on having the good fortune to be OLD

This New York Times article on the lecture and note taking has been doing the rounds the last couple of days. It made me remember how much I enjoy a good lecture – and how glad I am that I was at university before laptops and tablets in the classroom became common. Somewhere, in a box, I have piles of notebooks of lecture notes and notes on books, which I’ve kept in case I ever want to refer back. I probably never will – and at this distance it’s debatable if I’d find the thing I was looking for – but I’m going to keep them a while yet.

Note-taking is important partly for the record it creates, but let’s be honest. Students forget most of the facts we teach them not long after the final exam, if not sooner. The real power of good notes lies in how they shape the mind… She told me how learning to take attentive, analytical notes helped her succeed in debates with her classmates. “Debate is really all about note-taking, dissecting your opponent’s idea, reducing it into a single sentence. There’s something about the brevity of notes, putting an idea into a smaller space, that allows you psychologically to overcome that idea.”

Technology can be a saboteur. Studies suggest that taking notes by hand helps students master material better than typing notes on a laptop, probably because most find it impossible to take verbatim notes with pen and paper. Verbatim transcription is never the goal: Students should synthesize as they listen.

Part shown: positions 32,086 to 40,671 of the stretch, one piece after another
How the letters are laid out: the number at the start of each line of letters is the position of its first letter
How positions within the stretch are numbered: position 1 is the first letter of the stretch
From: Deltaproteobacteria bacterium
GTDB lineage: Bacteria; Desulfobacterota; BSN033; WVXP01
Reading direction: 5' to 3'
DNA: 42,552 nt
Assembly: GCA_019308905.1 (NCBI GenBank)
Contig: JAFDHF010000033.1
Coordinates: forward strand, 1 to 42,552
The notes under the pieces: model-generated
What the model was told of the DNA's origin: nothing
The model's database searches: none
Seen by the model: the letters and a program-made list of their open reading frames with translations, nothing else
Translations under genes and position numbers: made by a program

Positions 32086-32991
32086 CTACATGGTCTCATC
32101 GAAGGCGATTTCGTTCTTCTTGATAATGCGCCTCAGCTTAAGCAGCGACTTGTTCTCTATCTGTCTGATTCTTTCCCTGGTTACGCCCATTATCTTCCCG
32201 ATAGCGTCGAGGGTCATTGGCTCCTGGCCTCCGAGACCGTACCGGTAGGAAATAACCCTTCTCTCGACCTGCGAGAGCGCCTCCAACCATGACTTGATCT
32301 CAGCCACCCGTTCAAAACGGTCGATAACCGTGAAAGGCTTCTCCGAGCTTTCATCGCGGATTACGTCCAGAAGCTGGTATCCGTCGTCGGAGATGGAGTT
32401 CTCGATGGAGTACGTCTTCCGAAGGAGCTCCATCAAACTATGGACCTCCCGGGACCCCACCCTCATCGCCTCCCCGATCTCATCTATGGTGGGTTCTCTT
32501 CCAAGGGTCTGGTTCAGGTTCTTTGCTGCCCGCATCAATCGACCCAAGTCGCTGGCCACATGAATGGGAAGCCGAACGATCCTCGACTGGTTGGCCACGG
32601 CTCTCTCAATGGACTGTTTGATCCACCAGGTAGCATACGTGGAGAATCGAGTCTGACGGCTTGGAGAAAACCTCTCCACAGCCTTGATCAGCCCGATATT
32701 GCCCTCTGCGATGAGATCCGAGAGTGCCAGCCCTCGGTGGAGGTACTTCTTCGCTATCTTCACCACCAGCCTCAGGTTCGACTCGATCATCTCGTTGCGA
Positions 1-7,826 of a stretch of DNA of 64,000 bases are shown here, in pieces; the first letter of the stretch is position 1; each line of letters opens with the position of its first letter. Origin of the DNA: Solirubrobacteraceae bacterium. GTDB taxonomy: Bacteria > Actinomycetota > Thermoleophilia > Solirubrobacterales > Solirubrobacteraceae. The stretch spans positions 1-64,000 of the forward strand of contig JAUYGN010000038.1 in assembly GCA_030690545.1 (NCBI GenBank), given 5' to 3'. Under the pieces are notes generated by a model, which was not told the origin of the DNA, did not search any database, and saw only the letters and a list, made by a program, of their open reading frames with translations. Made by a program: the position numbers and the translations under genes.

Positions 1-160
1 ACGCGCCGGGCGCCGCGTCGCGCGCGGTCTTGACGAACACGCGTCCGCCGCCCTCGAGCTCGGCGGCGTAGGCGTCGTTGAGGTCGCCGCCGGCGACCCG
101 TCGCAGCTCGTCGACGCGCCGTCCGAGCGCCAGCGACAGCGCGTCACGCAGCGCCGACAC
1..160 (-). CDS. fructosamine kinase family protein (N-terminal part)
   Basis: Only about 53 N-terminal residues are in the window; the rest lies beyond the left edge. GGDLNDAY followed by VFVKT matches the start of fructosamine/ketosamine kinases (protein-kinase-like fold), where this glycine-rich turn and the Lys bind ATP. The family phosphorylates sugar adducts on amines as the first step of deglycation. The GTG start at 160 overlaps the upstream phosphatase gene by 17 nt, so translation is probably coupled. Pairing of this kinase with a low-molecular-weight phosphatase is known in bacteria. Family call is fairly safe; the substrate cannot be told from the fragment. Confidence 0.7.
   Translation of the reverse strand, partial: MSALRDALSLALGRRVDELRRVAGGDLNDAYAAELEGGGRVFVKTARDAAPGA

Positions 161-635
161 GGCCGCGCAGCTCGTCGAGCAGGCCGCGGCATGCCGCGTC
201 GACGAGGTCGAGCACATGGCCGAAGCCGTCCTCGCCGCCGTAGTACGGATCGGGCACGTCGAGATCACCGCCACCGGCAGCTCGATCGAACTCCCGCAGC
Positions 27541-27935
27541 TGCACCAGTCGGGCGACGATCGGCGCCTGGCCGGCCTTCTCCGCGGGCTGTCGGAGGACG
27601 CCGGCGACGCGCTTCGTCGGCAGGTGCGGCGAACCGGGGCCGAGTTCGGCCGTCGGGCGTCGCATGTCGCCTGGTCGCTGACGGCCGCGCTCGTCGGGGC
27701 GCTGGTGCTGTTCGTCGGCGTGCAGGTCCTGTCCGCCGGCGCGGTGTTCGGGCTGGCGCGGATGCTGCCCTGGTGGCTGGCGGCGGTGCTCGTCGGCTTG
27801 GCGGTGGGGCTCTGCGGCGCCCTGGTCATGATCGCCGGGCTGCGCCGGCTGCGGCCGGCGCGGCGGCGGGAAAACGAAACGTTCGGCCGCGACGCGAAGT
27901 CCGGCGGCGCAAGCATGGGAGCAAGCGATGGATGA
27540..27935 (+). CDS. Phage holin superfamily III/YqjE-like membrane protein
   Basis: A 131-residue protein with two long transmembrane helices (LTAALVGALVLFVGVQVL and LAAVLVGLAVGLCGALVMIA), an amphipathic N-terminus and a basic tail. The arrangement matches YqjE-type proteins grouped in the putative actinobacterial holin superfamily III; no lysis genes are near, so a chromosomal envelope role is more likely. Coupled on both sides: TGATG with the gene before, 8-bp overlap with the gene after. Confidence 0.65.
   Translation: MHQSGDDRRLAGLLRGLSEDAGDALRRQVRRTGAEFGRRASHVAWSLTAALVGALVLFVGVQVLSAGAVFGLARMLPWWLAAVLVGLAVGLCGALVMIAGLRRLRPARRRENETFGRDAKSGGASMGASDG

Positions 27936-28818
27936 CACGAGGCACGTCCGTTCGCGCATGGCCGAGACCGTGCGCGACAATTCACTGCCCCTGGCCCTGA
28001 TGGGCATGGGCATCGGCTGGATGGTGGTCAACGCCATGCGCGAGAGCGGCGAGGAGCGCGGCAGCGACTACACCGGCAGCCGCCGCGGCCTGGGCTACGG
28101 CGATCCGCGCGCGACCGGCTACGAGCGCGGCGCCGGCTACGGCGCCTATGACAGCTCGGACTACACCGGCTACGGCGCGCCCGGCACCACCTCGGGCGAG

I’ve been trying to get back into note taking on paper of late, rather than ‘saving time’ by going straight to digital. The digital note taking is so tempting, especially when you’re making notes to share with other people, which is something I do a lot.  And sure it saves me time in letting other people know what was discussed in a lecture, or seminar, or at an event. But it doesn’t actually save me time.

My Evernote notebooks may be full of notes, but they don’t actually function as an extension of my brain, and I know this because I don’t remember the stuff that is in them, not in the way I used to remember the stuff that was in my notebooks at university, or the stuff I scribble in my notebook-journal-commonplace book today.

The interesting thing to me though is that this article doesn’t really explain why this happens. If you look at my notes in my computer they don’t look all that different from my notes in my notebook. They’re just a bit more legible to someone else’s eye. And it’s not like I don’t synthesise as I go, digitally, either. I type fast, but not fast enough to get verbatim. I also shut down all the background stuff on my laptop in a lecture (baiiii, twitter).

It’s annoying, because clearly I’m going to have to make the time to handwrite, then type up, if I want to truly absorb the stuff I’m hearing and reading. Has anyone done the research on how mental absorption works if you handwrite your notes into an app on a tablet with a stylus?


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